Many of us tout the benefit of investing for income. It beats the “hope and pray” approach so many people take on as a strategy for investing. Income investing has a slightly different goal than investing for appreciation. It’s to focus on monthly or recurring income. It’s not about whether the price of the asset goes up or down. The ultimate goal is to have your monthly income from your investments exceed your fixed monthly expenses. If you can achieve that, then you’re financially free.
Many investment gurus remark on learning to make direct, active investments into an asset class like real estate, cash flow businesses or oil. I agree to an extent. However, a portion of your assets can go towards true passive income where there is no active management or selection involved. This post is targeted towards that portion of your portfolio.
Public Market ETFs to Consider
I think the asset classes that produces the most income in the public markets are: master limited partnerships (MLPs), real estate investment trusts (REITs), mortgage real estate investment trusts (m-REITs) and business development companies (BDCs). Investing in all four of these investments simultaneously will help provide diversification and reduced portfolio risk.
Use 4 exchange-traded funds (ETFs): AMLP, VNQ, REM, and BIDZ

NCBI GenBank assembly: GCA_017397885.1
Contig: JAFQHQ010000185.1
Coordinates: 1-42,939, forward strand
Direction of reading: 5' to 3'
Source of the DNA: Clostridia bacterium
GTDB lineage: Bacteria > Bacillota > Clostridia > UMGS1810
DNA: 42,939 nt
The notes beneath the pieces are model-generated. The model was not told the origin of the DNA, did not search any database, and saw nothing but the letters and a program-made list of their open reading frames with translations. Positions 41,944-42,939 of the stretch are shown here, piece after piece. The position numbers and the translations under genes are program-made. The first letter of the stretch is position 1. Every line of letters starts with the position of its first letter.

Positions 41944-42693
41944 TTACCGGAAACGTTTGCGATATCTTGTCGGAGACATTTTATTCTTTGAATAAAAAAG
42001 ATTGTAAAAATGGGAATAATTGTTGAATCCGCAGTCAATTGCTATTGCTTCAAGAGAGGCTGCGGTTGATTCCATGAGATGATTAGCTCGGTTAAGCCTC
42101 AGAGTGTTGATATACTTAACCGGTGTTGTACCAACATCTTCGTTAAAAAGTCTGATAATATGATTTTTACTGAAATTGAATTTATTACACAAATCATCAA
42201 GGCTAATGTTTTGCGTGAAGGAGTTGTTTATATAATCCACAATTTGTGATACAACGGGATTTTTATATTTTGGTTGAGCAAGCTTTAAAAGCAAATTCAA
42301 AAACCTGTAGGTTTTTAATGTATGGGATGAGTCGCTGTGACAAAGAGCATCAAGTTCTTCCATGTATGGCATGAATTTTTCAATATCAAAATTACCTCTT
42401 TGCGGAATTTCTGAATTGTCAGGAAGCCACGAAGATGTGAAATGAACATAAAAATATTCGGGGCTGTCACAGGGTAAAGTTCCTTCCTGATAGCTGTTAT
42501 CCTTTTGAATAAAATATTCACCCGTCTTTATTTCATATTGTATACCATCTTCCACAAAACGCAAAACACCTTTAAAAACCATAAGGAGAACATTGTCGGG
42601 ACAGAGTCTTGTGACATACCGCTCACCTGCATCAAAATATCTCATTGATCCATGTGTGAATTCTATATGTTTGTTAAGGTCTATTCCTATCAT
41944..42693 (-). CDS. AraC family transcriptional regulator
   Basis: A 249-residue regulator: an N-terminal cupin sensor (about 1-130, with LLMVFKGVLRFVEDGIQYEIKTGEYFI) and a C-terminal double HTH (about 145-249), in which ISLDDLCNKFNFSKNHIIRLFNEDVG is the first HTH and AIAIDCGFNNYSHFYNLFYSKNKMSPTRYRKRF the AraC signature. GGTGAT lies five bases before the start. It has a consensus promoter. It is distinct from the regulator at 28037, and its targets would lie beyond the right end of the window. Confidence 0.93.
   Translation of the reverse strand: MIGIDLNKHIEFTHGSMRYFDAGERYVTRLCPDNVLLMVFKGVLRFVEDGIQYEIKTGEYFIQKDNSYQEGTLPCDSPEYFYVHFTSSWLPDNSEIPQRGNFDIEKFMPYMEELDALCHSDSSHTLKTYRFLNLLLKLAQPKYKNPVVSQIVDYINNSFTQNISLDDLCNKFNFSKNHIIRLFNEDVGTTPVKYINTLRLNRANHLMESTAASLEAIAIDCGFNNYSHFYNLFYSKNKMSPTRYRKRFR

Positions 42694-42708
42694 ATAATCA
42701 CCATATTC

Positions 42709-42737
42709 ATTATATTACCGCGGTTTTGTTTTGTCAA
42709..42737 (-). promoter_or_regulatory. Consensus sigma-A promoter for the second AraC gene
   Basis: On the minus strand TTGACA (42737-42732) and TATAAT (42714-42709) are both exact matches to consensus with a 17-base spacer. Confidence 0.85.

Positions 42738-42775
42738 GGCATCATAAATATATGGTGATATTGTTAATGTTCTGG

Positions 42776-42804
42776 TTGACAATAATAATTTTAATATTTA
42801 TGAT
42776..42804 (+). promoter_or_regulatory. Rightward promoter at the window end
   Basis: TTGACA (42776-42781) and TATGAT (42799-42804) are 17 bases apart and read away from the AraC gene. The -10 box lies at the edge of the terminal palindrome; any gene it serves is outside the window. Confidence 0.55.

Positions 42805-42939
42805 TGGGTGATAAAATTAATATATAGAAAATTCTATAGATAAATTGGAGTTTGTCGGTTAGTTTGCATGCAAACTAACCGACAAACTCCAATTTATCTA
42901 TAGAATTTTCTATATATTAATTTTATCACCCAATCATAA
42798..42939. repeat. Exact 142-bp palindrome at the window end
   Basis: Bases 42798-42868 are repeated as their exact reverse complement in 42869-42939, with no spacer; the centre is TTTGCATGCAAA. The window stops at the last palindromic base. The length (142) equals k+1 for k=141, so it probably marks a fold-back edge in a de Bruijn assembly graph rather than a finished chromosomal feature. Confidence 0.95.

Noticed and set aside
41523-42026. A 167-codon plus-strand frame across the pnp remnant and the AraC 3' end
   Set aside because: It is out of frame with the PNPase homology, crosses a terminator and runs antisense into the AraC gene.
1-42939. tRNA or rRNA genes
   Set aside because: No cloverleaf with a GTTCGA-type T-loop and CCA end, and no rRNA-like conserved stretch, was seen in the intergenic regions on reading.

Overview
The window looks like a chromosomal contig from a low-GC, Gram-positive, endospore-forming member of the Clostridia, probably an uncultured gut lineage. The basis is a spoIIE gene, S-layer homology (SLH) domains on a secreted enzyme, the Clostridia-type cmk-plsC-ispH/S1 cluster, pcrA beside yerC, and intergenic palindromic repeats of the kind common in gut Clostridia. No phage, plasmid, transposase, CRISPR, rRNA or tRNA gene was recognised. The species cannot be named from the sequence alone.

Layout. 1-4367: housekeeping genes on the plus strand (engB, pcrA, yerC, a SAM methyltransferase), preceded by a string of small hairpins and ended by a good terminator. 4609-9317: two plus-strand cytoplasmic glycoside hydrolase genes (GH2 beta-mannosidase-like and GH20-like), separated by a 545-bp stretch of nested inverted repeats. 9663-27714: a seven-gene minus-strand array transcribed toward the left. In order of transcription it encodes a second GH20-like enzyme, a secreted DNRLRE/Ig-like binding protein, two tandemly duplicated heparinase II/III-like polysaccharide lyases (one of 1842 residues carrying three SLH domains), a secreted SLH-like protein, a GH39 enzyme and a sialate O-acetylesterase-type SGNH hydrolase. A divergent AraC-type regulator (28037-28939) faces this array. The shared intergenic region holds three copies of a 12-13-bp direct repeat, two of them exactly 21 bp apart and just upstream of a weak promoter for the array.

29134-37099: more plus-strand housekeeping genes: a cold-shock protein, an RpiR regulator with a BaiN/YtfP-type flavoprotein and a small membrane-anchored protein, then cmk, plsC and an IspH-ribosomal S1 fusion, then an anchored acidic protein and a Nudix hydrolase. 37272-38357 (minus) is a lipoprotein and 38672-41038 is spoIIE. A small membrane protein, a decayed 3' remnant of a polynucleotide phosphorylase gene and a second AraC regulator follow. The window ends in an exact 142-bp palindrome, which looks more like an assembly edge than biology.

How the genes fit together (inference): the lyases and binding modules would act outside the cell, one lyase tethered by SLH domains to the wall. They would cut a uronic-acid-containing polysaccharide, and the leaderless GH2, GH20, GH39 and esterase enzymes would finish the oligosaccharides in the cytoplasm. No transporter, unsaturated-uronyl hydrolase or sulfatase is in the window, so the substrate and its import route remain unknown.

Master Limited Partnerships (MLPs)
An MLP, is a limited partnership that is traded publicly. This investment vehicle combines the tax benefits of a limited partnership with the liquidity of publicly traded securities. MLPs typically own all the energy infrastructure like gas pipelines, storage containers, refinery services, transportation, and logistics support for energy companies. MLPs are great because they are like the toll-takers on the oil highway. They aren’t as affected by the price of oil as other asset classes within the energy complex like the exploration & production stocks.
One of the easiest ways to invest in this asset class is to simply purchase an index ETF that tracks the MLPs. This index ETF will allow you to invest in roughly 30 different MLPs, so you don’t have any single company risk. Right now, an ETF like $AMLP is producing an annual yield of 10.68%. MLPs price fluctuates so the yield it may be producing at any time may be more or less. There is a chance to generate appreciation or depreciation on the investment if the price rises or lowers and you sell. The strategic goal in an investment like this is to hold forever and generate income.
Real Estate Investment Trusts (REITs)
A REIT, is a company that owns or finances income-producing real estate. REITs provide investors of all types regular income streams, diversification and long-term capital appreciation. The strategic focus of this type of investment is income, but it can also produce capital appreciation. Perhaps more than MLPs. REITs are companies that own the real estate for malls, hospitals, residential and commercial real estate. All of these types of real estate produce income from rents.